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Maybe I never wanted to be a dentist, but it sure as hell felt as if I was shipwrecked on the Island of Misfit Toys.

I was about seven before I fully realized that Santa Claus wasn’t the focal point of Christmas. I mean, sure, I’d heard about the manger, about the inn being full, and the pregnant Virgin sleeping in the straw, surrounded by donkeys. But Santa’s PR people did such a superior job of marketing their guy. They had Ol’ Jelly Belly placed on every street corner, in every mall, in theaters, and on most network TV shows.

It took — what else? — television to teach me what the “Christ” in “Christmas” stood for.

A Charlie Brown Christmas didn’t have a Santa. What it had was a terminally depressed bald boy named after the ugliest crayon in the box, an egotistical eight-year-old psychiatrist, a droopy little tree that toppled under the weight of a single ornament…and a stirring speech by an erudite thumbsucker named Linus. When he put down his security blanket and gave that solemn sermon about the inspirational life of one great man — not the one who plays with elves but the other guy — I was as moved as I can recall ever being, in front of or away from a television screen.

It wasn’t always Christmas-themed shows that left the most indelible impressions. When I was eight or so, they were showing War of the Worlds on Christmas Eve. Being a total book nerd, I loved the H.G. Wells novel, plus I had the Mercury Theater radio show on LP, but I’d never seen the movie. I was riveted to the screen as ambulatory alien eyeballs probed the debris of a ruined building, looking for more humans to fry. As I watched, spellbound, I was holding an apple in one hand and, for some reason, I’d been able to get my other hand on a large, well-sharpened knife, which I intended to use to peel off the skin.

This endeavor, however, requires one to pay attention to where the apple stops and the hand starts.

I was so busy staring at the TV that I didn’t notice how deeply I’d cut myself until after Gene Barry had safely circumvented all the mechanical tentacles. I’d had stitches before (several times), so I didn’t mind spending Christmas Eve in the ER, getting my palm sewed up. I was bitterly bummed about missing the end of the movie, though. This being years before video, it was quite a while before I finally saw the whole thing.

Aliens on tripods still remind me of candy canes and blood. I bet a shrink would find that delightful.

The Christmas I remember best is 1969, when I was nine. Mainly because it was my family’s most archived holiday ever. The old Brownie camera was constantly popping off flashbulbs. My grandmother and my uncle being there with us made it the closest thing we ever had to a big family holiday gathering.

The theme that year was definitely “The Space Age,” as documented, celebrated, and aggrandized on the family television almost every day. Americans had recently landed on the moon, and I’d been there too, thanks to TV. That’s where I first heard of the Kennedy Space Center, and there, under the tree, was a tin-toy version of the Center, spilling out of its brightly wrapped (and, later, quite valuable) packaging. Swinging gates, barracks, rocket launch pads that fired off plastic spaceships with a rubber-band switch — coolness!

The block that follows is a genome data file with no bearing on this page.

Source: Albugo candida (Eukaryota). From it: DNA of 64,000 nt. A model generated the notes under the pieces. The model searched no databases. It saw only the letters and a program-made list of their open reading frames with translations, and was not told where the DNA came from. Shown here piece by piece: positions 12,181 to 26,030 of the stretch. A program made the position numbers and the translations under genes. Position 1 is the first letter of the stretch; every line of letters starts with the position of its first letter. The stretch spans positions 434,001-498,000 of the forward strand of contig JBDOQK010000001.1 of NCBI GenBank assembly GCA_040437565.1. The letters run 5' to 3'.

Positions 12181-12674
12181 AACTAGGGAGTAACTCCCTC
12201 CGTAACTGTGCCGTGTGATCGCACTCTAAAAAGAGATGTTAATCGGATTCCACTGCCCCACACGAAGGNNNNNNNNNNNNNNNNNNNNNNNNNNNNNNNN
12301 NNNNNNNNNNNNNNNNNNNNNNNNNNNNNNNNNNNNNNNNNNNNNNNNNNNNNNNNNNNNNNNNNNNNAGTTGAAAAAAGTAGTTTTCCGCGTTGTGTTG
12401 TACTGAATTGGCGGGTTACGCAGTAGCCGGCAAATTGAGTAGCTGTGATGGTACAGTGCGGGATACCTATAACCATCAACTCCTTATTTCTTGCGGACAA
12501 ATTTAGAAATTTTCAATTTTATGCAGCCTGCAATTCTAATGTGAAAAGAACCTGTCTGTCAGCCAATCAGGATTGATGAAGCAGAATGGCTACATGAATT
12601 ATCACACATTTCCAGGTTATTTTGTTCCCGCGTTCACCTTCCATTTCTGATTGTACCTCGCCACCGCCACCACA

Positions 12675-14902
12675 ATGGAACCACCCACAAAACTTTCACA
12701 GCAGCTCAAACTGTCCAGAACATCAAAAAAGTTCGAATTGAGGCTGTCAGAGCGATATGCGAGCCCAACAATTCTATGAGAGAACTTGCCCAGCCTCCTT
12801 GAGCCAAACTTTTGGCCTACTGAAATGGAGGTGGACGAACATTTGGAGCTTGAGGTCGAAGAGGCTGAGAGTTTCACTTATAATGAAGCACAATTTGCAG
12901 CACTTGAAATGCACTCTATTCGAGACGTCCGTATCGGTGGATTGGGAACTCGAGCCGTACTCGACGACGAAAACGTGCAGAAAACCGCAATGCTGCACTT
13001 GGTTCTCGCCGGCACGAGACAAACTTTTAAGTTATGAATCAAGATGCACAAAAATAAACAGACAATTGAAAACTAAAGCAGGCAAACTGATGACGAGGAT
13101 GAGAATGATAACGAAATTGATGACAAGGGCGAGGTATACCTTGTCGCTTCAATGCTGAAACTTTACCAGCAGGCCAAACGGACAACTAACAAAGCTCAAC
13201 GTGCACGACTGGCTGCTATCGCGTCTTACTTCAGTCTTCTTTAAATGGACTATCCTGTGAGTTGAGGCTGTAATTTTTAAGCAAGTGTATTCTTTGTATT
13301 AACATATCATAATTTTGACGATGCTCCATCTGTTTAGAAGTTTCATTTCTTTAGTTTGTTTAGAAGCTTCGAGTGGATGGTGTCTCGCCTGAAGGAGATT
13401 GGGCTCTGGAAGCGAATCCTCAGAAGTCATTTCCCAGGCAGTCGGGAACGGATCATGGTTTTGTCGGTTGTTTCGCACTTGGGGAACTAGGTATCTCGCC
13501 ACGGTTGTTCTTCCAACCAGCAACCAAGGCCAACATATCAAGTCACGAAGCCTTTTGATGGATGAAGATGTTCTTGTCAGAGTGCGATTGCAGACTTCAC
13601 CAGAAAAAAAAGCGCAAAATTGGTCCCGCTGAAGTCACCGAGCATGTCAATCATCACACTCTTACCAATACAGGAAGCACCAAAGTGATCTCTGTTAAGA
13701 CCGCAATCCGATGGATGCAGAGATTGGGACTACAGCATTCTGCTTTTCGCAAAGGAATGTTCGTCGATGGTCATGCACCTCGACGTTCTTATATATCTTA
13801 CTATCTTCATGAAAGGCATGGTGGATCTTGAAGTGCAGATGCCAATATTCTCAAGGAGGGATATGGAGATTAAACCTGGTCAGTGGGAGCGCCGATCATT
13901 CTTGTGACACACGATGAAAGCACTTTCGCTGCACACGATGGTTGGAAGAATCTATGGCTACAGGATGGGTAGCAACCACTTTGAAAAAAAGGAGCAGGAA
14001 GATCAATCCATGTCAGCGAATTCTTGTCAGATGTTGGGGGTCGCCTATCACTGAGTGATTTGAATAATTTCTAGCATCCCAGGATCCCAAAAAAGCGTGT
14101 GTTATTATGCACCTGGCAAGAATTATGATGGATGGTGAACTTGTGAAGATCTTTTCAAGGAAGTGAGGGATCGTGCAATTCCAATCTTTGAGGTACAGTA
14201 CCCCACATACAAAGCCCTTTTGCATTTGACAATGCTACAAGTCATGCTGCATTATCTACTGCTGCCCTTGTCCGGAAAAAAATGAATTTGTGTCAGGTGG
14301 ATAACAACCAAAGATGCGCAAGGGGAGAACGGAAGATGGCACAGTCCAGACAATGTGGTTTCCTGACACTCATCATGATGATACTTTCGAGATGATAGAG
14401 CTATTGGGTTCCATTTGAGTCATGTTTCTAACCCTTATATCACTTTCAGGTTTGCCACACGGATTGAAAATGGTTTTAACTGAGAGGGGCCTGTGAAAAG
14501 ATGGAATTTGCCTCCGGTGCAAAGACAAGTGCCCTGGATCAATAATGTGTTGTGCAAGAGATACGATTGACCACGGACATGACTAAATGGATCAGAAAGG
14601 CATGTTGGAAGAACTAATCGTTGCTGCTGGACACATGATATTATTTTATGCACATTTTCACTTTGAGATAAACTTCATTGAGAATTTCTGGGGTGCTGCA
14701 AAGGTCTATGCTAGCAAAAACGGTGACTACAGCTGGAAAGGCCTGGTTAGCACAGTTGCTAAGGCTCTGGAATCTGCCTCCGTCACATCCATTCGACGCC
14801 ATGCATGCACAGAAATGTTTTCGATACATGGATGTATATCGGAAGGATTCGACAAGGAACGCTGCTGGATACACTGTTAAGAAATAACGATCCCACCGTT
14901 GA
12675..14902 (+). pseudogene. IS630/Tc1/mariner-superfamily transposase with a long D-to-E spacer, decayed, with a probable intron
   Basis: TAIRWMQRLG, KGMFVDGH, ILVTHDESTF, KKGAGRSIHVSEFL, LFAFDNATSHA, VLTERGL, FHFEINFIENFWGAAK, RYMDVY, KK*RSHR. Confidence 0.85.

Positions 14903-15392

One of my stocking stuffers was a really cheap fake beard and mustache. My Uncle Lyman said I looked like Groucho Marx, and this confused me to no end. Groucho had a painted-on mustache and big eyebrows, not a full furry beard. I thought I looked more like Burl Ives, and I ended up singing a version of “Silver and Gold” (learned from a holiday TV show, ’natch) that no doubt perplexed everyone. What kind of nine-year-old does Burl Ives impressions, anyway?

There were a few more memorable Christmases with my family, but then I was off to California, on my own, 3000 miles away, when the holidays rolled around each year. The magic I’d once felt ceased to feel very magical.

Over the ensuing years, only once did I recapture (a bit of) that elusive holiday head rush. In 1990, my longtime lover Heather and I had our 13-year-old goddaughter Christie staying with us. I’ve never had children. So, it was a thrill for me to enjoy the holidays alongside someone young.

I haven’t felt anything akin to that since. But I suppose there’s always next year. If magic’s gonna happen, it’s probably gonna happen at Christmas.

I wonder how Rudolph’s shiny red nose would look on a new big-screen, high-def TV...

— Jay Allen Sanford


Carolyn Grace Matteo claims to live by the wisdom a dying uncle passed on to her long ago: “Don’t take yourself too seriously.” Based on the sketch for her first holiday window of the season, I’d say she’s heeding her uncle’s advice. The sketchbook, which sits open on the bench where she is standing to paint the upper regions of the window, reveals a penciled version of a comical holiday beach scene. A fat Santa with a bare-naked beer belly sits in a beach chair watching reindeer surf in the ocean. Nearby, elves sled on snow they’ve made with a snow-maker. A sign in front of Santa’s thatched-roof hut reads: Help Wanted. Gift Wrappers Needed. Elves on Vacation.

Matteo tells me, “I was thinking of maybe adding a table here with Jesus, Krishna, a Buddha, Mohammad, and all these different religious figures wrapping gifts together. I’m still not sure, though. It’s a work in progress.”

Matteo’s design will spread across all six panes (about two square feet each) of the Moonglow Design storefront window on La Jolla Boulevard. After six hours, she’s still working on the background, which includes the blue water, a pink and orange sky, a palm tree, a hill of white snow, and lots of yellowy sand.

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